Why do people become Lawyers? What is their motivation and intent?

I can’t answer that question for other Lawyers but I know my answer changes over time.
I think we can get so caught up in working, that often times, it is later that we stop, breathe and reflect.  Take my Dad for example. He worked so hard for many years to support his family and prepare for the future. He retired at age 55.  I’s been mostly after he retired that we have talked and he shared stories about his mentors, career changes, etc.  I think this is because the years following his retirement he had the time to relax, think, reflect back, discuss and analyze.
So why did I become a Lawyer after being a therapist?  I think some people have formed prejudicial opinions about Lawyers.  Some have stereotyped those opinions to all Lawyers.  I never cared for negative Lawyer jokes.  They are usually from lawyers and I tell them I don’t appreciate the reflection on our profession.  In short, I am very proud to be a Lawyer.  I have seen the fruits of my labor.
My answer to why I became a Lawyer is:
I want to help people and it is extremely rewarding to have someone need a service and I can help.  Just today I had a former client from years ago, call me long distance in need of help.  Her relative was incarcerated and she was trying to assist but didn’t know where to turn. She needed a lawyer on a Sunday Morning immediately.  She also needed emotional support and someone to pick up the phone and say, “Hello, good to hear from you, how can I help?” I was there for her and that is my gain.  I was able to help, period.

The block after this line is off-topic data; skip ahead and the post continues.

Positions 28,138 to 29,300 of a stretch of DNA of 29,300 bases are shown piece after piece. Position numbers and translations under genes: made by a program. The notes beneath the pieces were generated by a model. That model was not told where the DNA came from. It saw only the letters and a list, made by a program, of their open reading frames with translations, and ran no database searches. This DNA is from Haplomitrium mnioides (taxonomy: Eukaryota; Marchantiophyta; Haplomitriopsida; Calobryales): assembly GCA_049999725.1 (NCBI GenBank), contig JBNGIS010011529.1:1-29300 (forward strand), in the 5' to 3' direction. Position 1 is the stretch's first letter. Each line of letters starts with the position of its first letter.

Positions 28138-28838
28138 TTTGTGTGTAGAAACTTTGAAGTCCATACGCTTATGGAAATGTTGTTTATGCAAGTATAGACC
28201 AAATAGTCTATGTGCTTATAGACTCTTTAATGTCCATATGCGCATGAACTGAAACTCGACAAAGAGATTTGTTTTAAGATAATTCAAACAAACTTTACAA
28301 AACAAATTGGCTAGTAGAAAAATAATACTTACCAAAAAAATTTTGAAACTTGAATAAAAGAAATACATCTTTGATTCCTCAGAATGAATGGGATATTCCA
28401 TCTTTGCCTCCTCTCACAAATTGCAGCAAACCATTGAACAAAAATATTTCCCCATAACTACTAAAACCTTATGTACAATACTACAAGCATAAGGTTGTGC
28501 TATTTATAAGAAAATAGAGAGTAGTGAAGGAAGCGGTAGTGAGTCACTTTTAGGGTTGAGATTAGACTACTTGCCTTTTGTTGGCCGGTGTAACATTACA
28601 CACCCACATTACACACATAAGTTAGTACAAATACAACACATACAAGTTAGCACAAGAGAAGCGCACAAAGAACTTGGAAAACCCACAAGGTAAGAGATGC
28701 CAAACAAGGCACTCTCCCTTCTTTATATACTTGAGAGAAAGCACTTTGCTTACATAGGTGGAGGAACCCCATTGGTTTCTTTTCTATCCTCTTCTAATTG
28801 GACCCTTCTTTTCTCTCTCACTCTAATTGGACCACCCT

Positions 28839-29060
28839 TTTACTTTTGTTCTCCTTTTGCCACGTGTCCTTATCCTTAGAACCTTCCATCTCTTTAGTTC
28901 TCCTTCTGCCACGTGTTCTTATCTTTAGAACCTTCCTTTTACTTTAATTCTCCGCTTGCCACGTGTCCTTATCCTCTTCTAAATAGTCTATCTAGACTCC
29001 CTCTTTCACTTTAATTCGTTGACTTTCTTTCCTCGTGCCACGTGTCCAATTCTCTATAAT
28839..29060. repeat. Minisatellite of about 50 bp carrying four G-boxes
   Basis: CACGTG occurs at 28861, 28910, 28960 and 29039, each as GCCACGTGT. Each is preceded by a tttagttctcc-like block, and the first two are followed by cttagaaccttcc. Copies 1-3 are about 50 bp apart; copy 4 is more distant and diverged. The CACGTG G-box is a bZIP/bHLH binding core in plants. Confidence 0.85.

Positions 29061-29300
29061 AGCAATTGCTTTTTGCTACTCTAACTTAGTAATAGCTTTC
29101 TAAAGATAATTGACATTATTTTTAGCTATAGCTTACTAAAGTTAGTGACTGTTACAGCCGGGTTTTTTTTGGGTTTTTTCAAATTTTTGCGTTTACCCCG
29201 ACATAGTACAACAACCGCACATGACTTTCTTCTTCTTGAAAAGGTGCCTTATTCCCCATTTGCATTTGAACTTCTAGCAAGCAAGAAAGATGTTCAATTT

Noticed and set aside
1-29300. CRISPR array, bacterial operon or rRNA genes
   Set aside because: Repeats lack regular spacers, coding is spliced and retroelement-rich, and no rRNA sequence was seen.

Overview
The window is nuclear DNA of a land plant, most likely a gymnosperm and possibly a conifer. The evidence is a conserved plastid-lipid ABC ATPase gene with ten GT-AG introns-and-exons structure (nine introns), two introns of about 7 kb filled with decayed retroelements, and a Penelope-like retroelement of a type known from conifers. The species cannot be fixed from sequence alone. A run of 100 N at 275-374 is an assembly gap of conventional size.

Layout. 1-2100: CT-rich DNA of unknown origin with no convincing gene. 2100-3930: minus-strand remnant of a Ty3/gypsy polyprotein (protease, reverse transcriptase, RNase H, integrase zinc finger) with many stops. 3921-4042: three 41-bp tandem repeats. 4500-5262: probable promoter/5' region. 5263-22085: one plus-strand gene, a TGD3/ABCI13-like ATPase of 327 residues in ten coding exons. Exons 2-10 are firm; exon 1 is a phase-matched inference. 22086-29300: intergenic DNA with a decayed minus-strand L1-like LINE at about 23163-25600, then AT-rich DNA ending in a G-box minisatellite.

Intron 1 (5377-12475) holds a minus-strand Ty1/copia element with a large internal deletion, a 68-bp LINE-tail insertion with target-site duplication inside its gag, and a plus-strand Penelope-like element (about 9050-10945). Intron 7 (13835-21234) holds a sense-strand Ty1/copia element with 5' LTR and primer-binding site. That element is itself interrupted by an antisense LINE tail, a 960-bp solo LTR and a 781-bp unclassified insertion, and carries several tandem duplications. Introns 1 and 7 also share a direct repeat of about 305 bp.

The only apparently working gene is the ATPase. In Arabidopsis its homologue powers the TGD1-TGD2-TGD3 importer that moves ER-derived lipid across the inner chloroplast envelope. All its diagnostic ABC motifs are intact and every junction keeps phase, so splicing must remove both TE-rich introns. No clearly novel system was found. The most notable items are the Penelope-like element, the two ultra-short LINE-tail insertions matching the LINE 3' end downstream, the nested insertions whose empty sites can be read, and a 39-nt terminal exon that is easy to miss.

I have great pride in my profession and I can count on many of my Lawyer friends, members of the Sarasota County Bar, members of the Tamapa Bay Bankruptcy Association and opposing-attorneys I have had worked with in the past, to be there for me on a Sunday Morning. They respond for the same reason I would respond to them during off hours – to help them help others.
The power and influence to make things happen for people in need of help is why I became a Lawyer.  Especially people taken advantage of because of an unjust change in the laws/Codes/Statutes, their age, finances, intelligence, psychological, or emotional condition. My vein of justice was ingrained from my upbringing and has been passed down to my children.
The more I grow, the more proud I am to be a Lawyer.

Sherry Ellis Law, PLLC